It is all these things that make people desperately want to own a house and that, in turn, pushes up prices and makes buying so expensive that they can't afford to do so.

CIH members hope that, if the recent crisis in the housing market does anything, it will encourage whatever government we get next to focus on creating a more tenant-friendly and long-term rental market. I hope so too.

I'm also completely with them on stamp duty. If you buy an average house in the UK for, say, £225,000 you'll pay £2,250 (1%) in stamp duty.

On top of all the other costs of moving (estate agency fees, removal costs, lawyers, the usual 50 trips to B&Q and so on), that's an enormous amount of money for the average family to come up with. But stamp duty goes up exponentially as you move up the property ladder. Buy a reasonable house in the south for anything over £500,000 and your stamp duty alone will come to £20,000 (4%). That's not much below the national average wage.

Stamp duty is a rotten tax largely because it is paid out of money you will already have paid income or capital gains tax on.

I hate double taxation. House buyers also have the regular irritation of knowing that, while they are busy begging banks and parents to hand over the extra cash to pay the tax, house sellers are often banking a profit they've done nothing to earn (unless they bought their house at the wrong point over the past few years, of course).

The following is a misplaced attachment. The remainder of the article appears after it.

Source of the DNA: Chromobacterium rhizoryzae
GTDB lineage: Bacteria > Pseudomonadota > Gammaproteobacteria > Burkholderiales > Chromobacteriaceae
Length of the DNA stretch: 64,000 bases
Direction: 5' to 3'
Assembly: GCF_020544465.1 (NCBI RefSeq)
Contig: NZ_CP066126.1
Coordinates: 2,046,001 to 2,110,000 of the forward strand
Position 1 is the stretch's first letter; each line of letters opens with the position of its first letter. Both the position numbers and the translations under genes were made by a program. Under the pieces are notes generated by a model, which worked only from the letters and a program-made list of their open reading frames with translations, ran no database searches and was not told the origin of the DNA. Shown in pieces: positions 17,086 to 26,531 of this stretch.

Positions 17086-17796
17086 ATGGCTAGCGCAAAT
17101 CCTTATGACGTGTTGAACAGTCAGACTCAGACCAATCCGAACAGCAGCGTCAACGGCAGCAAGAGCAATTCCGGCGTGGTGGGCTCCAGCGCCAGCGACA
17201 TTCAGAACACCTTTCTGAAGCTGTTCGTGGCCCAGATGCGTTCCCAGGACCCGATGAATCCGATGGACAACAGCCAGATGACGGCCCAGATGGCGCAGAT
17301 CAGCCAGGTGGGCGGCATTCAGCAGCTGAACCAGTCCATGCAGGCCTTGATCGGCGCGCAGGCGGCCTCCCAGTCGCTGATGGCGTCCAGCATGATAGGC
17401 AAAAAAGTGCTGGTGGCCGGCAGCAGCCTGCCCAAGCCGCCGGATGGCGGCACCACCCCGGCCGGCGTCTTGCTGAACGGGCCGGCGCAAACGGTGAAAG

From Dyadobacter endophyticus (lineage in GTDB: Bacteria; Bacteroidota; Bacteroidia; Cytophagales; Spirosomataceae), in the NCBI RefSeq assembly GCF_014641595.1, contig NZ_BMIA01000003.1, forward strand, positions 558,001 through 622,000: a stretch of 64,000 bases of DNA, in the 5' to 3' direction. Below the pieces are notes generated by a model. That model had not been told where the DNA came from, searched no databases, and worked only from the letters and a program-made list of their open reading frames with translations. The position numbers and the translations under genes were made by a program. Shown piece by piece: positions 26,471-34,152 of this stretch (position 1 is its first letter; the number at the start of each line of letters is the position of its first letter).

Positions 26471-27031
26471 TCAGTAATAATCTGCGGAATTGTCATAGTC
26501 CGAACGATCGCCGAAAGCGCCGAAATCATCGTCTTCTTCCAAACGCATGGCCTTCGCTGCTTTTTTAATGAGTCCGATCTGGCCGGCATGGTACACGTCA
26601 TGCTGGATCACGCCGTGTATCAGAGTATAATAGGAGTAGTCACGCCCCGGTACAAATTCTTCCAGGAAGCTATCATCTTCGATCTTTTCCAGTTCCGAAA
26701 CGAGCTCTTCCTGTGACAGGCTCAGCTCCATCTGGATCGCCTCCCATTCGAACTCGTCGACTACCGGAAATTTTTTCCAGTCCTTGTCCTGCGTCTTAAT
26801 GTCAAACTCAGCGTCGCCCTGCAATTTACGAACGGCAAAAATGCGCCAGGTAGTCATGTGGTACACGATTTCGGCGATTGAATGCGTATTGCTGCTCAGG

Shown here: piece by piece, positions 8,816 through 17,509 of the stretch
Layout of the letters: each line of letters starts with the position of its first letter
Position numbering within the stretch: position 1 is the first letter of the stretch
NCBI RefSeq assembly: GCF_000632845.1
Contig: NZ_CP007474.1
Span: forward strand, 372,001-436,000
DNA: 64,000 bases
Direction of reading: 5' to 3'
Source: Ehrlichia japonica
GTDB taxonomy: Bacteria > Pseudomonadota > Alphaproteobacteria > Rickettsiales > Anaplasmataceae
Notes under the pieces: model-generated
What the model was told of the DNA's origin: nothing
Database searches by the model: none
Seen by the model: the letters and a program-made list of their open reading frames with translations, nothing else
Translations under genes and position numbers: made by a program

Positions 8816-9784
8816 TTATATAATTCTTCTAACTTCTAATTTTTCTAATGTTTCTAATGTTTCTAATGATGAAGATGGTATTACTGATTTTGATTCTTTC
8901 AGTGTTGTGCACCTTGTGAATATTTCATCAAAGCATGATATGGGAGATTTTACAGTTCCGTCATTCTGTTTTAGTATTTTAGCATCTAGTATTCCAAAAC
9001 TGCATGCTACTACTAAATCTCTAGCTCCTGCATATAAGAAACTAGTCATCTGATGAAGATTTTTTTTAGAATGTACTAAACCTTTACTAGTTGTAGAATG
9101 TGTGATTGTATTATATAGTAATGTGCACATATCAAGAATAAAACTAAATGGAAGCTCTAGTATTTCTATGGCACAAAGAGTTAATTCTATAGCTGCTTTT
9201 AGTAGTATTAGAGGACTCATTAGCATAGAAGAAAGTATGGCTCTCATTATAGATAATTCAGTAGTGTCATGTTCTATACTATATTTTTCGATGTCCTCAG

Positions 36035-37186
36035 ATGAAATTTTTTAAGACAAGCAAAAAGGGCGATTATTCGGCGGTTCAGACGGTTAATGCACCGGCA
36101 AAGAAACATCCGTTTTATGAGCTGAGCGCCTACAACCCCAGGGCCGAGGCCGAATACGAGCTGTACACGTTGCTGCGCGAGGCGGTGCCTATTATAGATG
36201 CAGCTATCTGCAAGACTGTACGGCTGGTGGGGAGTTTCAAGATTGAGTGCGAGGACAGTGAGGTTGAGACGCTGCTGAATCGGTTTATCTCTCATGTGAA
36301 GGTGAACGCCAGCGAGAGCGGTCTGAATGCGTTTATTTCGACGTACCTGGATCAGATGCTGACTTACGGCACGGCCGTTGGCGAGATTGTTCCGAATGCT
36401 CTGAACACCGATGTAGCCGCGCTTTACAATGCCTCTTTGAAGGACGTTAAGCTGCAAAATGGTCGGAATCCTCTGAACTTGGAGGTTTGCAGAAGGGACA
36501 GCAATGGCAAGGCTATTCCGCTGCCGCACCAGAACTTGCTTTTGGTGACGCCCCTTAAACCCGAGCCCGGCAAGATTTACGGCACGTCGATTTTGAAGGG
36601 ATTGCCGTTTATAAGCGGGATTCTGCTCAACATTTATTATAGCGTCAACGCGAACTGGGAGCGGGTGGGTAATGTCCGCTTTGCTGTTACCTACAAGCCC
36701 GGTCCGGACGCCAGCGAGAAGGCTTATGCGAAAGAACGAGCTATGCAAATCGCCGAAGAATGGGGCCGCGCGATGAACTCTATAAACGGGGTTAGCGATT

But stamp duty is also one of the biggest barriers we have in the UK to labour mobility. If you want to own rather than rent (for the above reasons), you simply can't afford to buy and sell a house more than once or twice in a lifetime not if you want to have a pension as well as a home. That's a big deal when unemployment is high and likely to head higher soon.

So, stamp duty should go. However, it clearly can't go without being replaced with some other tax not with the public finances as fragile as they are today. What should the new tax be? That's an easy one. Capital gains tax on the sale of primary homes.